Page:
Brawn, King’s Head Theatre

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by Louis Train

What makes some people obsess over fitness? That’s the question at the heart of Brawn, a new play written and performed by Christopher Wollaton under the direction of Matt Staite. At a lean 60-minute run time, Wollaton, alone on stage save a pair of dumbbells, tells the story of how his character, Ryan, came to be the impressive physical specimen he is today, and what he has had to give up to reach it. Part confessional, part social insight, part torture, Brawn is a wise, shocking look into the mind of one man who wants to get bigger.

Wollaton brims with charisma, not in the pageant sense – not just in the pageant sense – but also in the way that Richard Brody defines it as “a complex inner life that comes through in the time-sliver of a photograph and that […] rises with a silent wild music of conflicting dreams and desires.” Despite his character’s obsession with the exterior, the insistence that others see him as a masterful physical specimen, Wollaton is a shrewd communicator of the internal, of subtext. He presents a man in constant pain, wrestling with the paradox that the thing he thinks will make everything better is also the source of his anguish.

As a writer, likewise, Wollaton has produced an intense, slender story  – one hour, exactly – that never digresses or gives in to dramatic whimsy. Although Ryan is rooted in one spot, at one time, Brawn pulses with energy at some moments and rests on thoughtful insight at others.  Wollaton also demonstrates a keen ear for language; his Ryan speaks with a white, middle-class twang that is instantly familiar and utterly lifelike.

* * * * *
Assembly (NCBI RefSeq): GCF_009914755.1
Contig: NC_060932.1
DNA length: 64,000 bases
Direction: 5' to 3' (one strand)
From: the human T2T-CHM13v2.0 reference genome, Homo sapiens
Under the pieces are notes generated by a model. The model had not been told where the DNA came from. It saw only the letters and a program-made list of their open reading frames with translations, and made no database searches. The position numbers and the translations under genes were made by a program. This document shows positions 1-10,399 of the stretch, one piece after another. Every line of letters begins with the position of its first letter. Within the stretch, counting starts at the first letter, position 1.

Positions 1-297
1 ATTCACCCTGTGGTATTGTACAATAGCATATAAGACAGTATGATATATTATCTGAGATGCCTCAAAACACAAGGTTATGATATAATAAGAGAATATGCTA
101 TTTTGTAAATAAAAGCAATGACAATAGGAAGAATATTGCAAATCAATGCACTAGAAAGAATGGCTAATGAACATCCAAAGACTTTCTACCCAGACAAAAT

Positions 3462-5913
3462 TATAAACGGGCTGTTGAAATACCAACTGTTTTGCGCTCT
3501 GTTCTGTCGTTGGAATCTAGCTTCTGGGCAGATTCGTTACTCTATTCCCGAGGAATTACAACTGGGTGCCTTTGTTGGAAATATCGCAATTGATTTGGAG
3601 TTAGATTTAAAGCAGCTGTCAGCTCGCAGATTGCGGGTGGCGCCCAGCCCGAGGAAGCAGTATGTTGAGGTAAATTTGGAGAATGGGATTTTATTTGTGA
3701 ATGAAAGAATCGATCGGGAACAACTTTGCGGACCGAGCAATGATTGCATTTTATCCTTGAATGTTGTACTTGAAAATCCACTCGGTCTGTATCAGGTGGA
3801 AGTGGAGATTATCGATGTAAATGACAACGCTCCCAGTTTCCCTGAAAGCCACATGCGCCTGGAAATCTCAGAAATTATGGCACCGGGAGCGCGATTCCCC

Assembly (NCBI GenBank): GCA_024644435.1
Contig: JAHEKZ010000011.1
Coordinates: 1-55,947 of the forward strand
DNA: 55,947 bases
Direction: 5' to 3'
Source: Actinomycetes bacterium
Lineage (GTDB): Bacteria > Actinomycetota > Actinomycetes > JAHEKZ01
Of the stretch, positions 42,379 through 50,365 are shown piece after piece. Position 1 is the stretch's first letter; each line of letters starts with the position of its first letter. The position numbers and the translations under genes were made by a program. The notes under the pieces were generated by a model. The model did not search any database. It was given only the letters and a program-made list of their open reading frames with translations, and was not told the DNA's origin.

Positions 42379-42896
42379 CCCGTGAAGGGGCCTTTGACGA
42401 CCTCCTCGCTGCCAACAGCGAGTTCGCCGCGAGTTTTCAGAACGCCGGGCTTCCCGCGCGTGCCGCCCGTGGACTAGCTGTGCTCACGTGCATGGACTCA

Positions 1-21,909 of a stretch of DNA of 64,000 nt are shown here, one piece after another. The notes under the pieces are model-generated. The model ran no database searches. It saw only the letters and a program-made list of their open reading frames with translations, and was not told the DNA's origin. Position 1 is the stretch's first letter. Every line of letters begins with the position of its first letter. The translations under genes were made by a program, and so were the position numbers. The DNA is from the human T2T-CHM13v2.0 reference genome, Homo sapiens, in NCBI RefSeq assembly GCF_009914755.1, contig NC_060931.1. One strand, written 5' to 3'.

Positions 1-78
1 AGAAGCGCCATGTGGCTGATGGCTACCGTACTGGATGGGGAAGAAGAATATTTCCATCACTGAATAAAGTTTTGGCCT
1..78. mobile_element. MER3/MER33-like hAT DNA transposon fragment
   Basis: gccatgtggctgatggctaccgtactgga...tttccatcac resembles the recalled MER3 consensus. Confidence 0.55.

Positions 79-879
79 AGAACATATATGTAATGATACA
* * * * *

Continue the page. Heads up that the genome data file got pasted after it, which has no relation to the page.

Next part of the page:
Some critical theorists have argued that one of the defining features of a liberal society is ‘entrepreneurship of the self’, a product of internalized capitalism wherein a person tries to maximize their value for the consumption of others. Psychologists write of body dysphoria, a breakdown of self-perception; sociologists point to the effects of media and fitness culture. Each of these theories could be applied to Ryan, who is desperate to prove his worth, who freaks out when he sees his reflection, who compares himself relentlessly to movie stars and action heroes.

As an investigation, Brawn doesn’t get to the bottom of the case, nor does it try to. Rather, it invites the audience to consider the pressures, internal and external, and the suffering, physical and mental, that some people experience when they look into a mirror, when they walk into a gym, when they lift up a dumbbell. Brawn is at its heart a play that demands compassion, and one that earns it.

Brawn tours through July.

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